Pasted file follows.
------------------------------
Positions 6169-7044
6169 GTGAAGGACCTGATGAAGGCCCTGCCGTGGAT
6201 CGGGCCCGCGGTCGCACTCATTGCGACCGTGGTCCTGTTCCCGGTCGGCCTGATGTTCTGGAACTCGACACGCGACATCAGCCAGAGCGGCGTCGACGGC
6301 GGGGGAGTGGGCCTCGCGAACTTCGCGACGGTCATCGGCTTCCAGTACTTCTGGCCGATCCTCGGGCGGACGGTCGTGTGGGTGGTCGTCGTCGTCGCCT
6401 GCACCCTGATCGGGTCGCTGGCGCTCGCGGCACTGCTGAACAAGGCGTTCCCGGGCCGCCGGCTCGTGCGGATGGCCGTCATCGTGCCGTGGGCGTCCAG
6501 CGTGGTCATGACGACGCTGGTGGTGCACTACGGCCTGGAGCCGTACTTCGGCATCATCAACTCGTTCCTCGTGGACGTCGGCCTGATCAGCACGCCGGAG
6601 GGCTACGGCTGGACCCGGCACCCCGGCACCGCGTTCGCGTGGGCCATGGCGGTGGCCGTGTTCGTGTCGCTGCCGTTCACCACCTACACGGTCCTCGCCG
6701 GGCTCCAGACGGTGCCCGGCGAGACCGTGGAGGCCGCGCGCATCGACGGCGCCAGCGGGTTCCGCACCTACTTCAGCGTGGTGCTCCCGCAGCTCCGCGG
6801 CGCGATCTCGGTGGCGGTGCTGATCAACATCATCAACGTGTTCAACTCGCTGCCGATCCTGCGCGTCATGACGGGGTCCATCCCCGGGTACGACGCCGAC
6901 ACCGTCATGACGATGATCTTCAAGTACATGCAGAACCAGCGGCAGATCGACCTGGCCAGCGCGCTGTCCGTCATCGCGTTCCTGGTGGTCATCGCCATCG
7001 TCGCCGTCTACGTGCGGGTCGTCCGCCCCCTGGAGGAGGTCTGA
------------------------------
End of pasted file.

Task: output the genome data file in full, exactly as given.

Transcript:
Positions 6169-7044
6169 GTGAAGGACCTGATGAAGGCCCTGCCGTGGAT
6201 CGGGCCCGCGGTCGCACTCATTGCGACCGTGGTCCTGTTCCCGGTCGGCCTGATGTTCTGGAACTCGACACGCGACATCAGCCAGAGCGGCGTCGACGGC
6301 GGGGGAGTGGGCCTCGCGAACTTCGCGACGGTCATCGGCTTCCAGTACTTCTGGCCGATCCTCGGGCGGACGGTCGTGTGGGTGGTCGTCGTCGTCGCCT
6401 GCACCCTGATCGGGTCGCTGGCGCTCGCGGCACTGCTGAACAAGGCGTTCCCGGGCCGCCGGCTCGTGCGGATGGCCGTCATCGTGCCGTGGGCGTCCAG
6501 CGTGGTCATGACGACGCTGGTGGTGCACTACGGCCTGGAGCCGTACTTCGGCATCATCAACTCGTTCCTCGTGGACGTCGGCCTGATCAGCACGCCGGAG
6601 GGCTACGGCTGGACCCGGCACCCCGGCACCGCGTTCGCGTGGGCCATGGCGGTGGCCGTGTTCGTGTCGCTGCCGTTCACCACCTACACGGTCCTCGCCG
6701 GGCTCCAGACGGTGCCCGGCGAGACCGTGGAGGCCGCGCGCATCGACGGCGCCAGCGGGTTCCGCACCTACTTCAGCGTGGTGCTCCCGCAGCTCCGCGG
6801 CGCGATCTCGGTGGCGGTGCTGATCAACATCATCAACGTGTTCAACTCGCTGCCGATCCTGCGCGTCATGACGGGGTCCATCCCCGGGTACGACGCCGAC
6901 ACCGTCATGACGATGATCTTCAAGTACATGCAGAACCAGCGGCAGATCGACCTGGCCAGCGCGCTGTCCGTCATCGCGTTCCTGGTGGTCATCGCCATCG
7001 TCGCCGTCTACGTGCGGGTCGTCCGCCCCCTGGAGGAGGTCTGA